[quote author=“Pat_Adducci”]. . . people who are generally treated well, treat others well. When someone does really awful stuff we call them ‘sick’. So we can shift morals right out of religion into the mental health field. . . .
Beach, using the above as one example, we’re in the process of removing morality-as-we-know it from our world. We have no need for religions and their ancient guesses about how the world and the people within it function.
Yes, certain churches take on charity causes. So what? Will social work just come to an end when religion finally dies out? Of course not. Superstitious worrying about heavenly entities has no place in today’s world.
Religious morals, or for that matter secular moral philosophy, seems to me to be only a mirror of Human Morality that has developed through evolution. (Dawkins explained this very well)
Therefore, it will continue to exist without religion, but without religion, the morality will be more rational. That is: not accepting horrors in the name of God, or turning the blind eye everytime you read something awful in the bible. And also that we measure morality logically. I.e. that homosexuality becomes a matter of taste while murder is still wrong.
This is not to say that we can trust every Tom, Dick and Harry to be moral without guidance. But the strength of any moral philosophy is not so much that it tells us what’s right and wrong but that it makes us think about it. I think that being mindless about it will get us into big problems.
Anyway, if you take a look at the far east, you see that they have religions that are not religions in our sense of the word with gods and spirits, but still works to spread moral philosophy. I think the same stability can be achieved with Western, secular human rigths, as long as they seem rational and useful to us. And if you ask me, we’re there already. If religion ever was needed, it’s not needed anymore when our modern secular moral far surpasses the Christian moral.
I like your view. I tend to agree with most everything you have said. However, I would disagree with the usefulness of religions of the east, or at least how I understand your words.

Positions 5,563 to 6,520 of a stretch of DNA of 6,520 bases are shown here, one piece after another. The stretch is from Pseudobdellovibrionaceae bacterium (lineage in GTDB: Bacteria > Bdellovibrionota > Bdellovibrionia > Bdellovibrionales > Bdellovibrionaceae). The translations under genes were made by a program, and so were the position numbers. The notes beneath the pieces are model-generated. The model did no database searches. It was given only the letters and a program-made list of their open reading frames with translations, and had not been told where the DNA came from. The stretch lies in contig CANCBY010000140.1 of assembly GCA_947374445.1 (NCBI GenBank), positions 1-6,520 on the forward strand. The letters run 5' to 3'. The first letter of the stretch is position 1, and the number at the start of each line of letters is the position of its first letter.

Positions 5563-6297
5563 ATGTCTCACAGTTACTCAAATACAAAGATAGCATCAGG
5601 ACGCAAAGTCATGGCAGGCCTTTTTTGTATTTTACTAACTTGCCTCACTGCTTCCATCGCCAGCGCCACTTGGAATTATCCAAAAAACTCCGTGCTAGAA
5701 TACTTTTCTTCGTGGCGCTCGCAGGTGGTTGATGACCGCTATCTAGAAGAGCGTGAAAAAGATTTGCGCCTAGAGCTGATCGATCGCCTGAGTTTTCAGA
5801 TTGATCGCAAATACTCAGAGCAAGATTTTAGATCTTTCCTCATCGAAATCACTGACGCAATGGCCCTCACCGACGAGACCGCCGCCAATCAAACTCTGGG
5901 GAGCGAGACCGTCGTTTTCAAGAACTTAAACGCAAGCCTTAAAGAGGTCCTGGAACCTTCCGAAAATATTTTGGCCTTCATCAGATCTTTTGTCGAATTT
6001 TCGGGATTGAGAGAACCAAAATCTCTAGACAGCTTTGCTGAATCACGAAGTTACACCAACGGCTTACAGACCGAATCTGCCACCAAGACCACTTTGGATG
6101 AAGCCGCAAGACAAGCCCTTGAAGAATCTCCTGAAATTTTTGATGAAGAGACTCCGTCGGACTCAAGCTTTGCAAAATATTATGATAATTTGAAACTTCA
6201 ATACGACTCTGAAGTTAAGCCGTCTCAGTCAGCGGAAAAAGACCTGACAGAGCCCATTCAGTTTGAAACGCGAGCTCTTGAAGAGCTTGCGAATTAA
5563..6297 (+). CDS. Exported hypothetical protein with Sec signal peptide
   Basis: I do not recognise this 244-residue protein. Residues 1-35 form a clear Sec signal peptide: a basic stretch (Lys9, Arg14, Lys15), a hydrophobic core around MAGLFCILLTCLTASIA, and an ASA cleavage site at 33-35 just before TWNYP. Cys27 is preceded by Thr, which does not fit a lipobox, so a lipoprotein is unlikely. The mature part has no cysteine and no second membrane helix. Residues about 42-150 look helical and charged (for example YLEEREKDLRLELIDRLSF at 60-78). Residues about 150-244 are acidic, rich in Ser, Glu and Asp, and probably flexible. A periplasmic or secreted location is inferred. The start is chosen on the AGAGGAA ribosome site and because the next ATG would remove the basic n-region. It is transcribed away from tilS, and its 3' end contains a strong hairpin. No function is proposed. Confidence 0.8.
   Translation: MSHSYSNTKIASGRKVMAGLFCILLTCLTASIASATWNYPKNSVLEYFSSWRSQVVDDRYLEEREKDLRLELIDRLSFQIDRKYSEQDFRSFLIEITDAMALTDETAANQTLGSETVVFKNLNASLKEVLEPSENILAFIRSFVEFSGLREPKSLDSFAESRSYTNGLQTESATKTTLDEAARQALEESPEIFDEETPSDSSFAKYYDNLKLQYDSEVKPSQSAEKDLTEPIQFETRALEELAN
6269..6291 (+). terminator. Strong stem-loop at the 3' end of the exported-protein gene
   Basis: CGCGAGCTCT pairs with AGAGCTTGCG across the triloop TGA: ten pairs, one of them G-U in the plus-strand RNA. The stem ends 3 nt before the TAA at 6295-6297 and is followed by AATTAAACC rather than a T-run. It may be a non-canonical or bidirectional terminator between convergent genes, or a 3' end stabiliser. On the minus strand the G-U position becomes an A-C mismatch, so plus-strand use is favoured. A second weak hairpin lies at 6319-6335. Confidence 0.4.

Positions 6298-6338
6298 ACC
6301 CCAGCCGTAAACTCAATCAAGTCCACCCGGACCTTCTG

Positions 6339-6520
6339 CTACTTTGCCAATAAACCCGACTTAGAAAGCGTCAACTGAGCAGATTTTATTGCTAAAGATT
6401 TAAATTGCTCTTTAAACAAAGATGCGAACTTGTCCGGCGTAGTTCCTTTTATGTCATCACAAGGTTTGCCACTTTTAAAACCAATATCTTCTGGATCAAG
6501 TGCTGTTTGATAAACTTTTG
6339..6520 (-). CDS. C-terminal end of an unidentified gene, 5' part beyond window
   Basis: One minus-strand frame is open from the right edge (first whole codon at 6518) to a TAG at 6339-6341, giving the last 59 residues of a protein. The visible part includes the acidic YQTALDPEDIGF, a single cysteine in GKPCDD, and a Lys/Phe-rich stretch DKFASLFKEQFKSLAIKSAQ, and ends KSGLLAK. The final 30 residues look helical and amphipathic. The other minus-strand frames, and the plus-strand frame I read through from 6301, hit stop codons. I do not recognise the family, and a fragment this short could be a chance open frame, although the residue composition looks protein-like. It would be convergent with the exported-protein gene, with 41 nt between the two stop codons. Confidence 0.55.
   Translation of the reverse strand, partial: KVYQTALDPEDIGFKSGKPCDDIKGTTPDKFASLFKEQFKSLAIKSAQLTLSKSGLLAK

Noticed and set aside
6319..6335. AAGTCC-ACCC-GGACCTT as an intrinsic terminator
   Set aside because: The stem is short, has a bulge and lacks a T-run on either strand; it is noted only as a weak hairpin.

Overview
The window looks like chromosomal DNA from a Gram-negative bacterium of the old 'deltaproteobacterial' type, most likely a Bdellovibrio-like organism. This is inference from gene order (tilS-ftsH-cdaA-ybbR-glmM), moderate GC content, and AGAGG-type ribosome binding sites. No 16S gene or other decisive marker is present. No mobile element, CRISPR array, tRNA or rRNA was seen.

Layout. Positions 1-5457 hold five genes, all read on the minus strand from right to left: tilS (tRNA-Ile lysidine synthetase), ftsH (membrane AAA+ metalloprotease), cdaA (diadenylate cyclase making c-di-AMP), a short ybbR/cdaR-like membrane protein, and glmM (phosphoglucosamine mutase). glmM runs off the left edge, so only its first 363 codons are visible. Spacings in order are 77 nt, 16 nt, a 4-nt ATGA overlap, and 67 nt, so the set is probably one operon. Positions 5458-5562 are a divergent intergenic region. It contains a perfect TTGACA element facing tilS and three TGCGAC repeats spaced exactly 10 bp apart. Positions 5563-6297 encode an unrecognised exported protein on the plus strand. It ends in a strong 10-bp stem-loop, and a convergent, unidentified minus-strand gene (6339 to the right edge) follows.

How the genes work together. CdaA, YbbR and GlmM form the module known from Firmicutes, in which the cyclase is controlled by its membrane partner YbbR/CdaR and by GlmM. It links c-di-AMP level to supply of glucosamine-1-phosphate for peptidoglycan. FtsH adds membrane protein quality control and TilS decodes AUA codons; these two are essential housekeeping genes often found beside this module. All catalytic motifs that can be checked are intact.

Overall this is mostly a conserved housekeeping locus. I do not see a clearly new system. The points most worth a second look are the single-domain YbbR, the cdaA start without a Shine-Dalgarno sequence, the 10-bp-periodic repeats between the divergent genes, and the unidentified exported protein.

I believe religions have to go period. It should not matter that Buddhism and such do not necessarily worship god. They still have the opportunity to be taken to extremes. I would argue that any religion is beautiful and useful if not taken into the realm of fundamentalism. Only a human philosophy can eliminate the potential of a non-rational exploitation. Or possibly, it may be worth floating the idea of teaching a true religion class where students are exposed to all the religions deemed useful or coherent on equal footing. Religion taught as philosophy on equal footing with Plato, Einstein, and the like could possibly be a solution.
I guess I’m asking how you would propose to solve this problem. So, what do you think?
[quote author=“MDBeach”]However, I would disagree with the usefulness of religions of the east, or at least how I understand your words.
That was only meant as an example of a non-spiritual moral philosophy that works (in the sense that it creates stability and predictability). I’m not in favour of the Eastern variety, but most important it’s not something I know much about.
Sorry. Didn’t mean to sound like I was being a jerk. I was only trying to get someone to explain how fundamentally the religions on the west are different than those from the east. I am not following why Sam and others seem to be preaching that this type of religion would be better. To my uneducated eyes, the east religions have the same problems as those here. If I am wrong, someone tell me.